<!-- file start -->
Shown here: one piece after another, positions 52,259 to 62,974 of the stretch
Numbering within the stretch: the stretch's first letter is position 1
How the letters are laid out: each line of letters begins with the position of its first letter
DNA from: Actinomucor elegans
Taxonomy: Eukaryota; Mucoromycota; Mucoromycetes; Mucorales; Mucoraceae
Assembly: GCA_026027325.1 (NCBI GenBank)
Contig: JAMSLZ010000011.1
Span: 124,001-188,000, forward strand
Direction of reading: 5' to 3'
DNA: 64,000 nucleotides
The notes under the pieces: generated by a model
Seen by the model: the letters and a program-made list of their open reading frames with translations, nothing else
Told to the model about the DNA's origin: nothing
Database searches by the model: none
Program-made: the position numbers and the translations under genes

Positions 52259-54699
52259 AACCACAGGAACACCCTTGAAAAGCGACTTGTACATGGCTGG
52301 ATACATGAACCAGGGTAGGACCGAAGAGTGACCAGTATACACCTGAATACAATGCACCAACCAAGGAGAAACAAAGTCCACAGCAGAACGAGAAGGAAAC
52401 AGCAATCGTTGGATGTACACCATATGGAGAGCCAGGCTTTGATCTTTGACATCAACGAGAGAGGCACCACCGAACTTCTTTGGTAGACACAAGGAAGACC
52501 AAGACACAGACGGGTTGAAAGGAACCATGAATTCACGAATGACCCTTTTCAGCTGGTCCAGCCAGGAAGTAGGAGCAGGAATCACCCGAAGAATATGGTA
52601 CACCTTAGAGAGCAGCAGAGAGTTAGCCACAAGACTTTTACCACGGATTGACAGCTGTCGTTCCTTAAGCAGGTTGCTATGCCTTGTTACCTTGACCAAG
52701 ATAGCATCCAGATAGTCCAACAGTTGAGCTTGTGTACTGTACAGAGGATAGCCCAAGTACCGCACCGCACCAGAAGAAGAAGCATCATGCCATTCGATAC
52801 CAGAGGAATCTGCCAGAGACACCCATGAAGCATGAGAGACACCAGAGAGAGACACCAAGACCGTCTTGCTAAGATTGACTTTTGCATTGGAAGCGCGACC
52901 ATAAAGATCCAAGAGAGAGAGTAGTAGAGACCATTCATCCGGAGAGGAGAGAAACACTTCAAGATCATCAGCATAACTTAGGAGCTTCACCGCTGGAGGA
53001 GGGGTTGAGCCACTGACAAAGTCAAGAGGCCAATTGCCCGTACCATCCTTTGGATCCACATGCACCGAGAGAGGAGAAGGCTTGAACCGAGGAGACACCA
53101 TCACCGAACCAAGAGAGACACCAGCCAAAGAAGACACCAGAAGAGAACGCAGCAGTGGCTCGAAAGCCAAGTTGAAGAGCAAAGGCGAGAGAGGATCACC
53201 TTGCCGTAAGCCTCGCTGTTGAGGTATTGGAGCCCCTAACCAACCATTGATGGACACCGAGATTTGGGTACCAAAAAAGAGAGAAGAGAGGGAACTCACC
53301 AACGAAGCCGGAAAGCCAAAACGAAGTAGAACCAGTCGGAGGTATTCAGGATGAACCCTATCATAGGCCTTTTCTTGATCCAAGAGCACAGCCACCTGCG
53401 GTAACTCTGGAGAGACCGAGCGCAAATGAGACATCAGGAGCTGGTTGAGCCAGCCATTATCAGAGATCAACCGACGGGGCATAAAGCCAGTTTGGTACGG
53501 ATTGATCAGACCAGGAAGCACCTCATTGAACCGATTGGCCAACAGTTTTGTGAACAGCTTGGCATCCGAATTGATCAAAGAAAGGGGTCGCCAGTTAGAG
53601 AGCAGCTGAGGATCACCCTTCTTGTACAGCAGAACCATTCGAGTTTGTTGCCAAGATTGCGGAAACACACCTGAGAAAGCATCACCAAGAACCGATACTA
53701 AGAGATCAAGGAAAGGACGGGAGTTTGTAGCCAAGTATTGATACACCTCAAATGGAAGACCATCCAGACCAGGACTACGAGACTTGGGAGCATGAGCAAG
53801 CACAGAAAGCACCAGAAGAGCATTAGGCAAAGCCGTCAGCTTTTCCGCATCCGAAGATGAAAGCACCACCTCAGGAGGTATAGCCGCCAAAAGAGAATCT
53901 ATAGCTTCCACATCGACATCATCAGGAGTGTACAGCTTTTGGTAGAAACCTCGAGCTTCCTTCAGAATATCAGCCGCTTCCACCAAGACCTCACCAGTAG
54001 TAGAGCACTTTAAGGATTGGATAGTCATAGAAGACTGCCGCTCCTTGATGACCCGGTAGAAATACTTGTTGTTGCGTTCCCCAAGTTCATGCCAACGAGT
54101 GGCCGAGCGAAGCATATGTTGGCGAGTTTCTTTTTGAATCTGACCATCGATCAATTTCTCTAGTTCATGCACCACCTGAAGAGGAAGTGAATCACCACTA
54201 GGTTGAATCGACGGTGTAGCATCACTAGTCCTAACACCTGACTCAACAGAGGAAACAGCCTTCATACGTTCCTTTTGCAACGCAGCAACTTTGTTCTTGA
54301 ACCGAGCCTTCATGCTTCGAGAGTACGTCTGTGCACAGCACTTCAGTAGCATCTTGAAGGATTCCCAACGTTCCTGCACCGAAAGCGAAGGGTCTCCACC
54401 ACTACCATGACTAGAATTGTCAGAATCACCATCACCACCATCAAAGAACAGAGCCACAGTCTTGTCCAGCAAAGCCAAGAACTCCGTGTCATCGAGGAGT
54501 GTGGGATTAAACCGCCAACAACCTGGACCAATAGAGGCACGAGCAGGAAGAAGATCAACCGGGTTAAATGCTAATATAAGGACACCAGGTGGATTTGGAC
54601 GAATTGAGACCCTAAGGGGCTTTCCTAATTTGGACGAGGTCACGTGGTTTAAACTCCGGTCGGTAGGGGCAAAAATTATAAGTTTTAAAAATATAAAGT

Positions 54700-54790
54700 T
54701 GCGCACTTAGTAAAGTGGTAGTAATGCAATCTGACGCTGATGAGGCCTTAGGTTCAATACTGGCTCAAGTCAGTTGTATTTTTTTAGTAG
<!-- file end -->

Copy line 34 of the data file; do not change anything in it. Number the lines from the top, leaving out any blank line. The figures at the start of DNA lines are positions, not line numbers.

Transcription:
53901 ATAGCTTCCACATCGACATCATCAGGAGTGTACAGCTTTTGGTAGAAACCTCGAGCTTCCTTCAGAATATCAGCCGCTTCCACCAAGACCTCACCAGTAG